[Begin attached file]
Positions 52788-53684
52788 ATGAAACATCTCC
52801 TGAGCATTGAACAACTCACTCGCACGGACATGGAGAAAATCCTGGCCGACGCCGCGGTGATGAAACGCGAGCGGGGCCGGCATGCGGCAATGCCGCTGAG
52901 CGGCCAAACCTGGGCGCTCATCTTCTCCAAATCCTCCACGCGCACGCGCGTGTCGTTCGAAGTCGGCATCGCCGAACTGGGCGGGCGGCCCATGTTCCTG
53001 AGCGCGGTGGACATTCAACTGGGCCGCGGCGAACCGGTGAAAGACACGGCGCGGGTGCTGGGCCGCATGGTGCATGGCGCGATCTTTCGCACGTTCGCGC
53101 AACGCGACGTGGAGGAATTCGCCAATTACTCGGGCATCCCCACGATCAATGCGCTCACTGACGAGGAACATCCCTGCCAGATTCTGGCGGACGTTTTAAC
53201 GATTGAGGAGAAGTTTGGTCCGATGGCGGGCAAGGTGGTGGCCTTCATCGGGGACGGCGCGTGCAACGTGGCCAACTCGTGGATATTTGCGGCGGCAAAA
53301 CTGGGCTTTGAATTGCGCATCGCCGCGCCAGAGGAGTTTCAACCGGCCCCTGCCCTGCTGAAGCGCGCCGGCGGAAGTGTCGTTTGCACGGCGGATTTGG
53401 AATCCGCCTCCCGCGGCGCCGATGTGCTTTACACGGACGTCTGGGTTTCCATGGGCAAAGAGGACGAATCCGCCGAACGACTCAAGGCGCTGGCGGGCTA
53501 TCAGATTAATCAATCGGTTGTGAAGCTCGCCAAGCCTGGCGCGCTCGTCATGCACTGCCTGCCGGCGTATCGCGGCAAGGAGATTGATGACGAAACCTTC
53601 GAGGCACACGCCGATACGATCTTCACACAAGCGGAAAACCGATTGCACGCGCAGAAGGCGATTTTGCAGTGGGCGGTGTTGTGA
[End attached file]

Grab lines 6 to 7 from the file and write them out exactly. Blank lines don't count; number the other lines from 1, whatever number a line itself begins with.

53101 AACGCGACGTGGAGGAATTCGCCAATTACTCGGGCATCCCCACGATCAATGCGCTCACTGACGAGGAACATCCCTGCCAGATTCTGGCGGACGTTTTAAC
53201 GATTGAGGAGAAGTTTGGTCCGATGGCGGGCAAGGTGGTGGCCTTCATCGGGGACGGCGCGTGCAACGTGGCCAACTCGTGGATATTTGCGGCGGCAAAA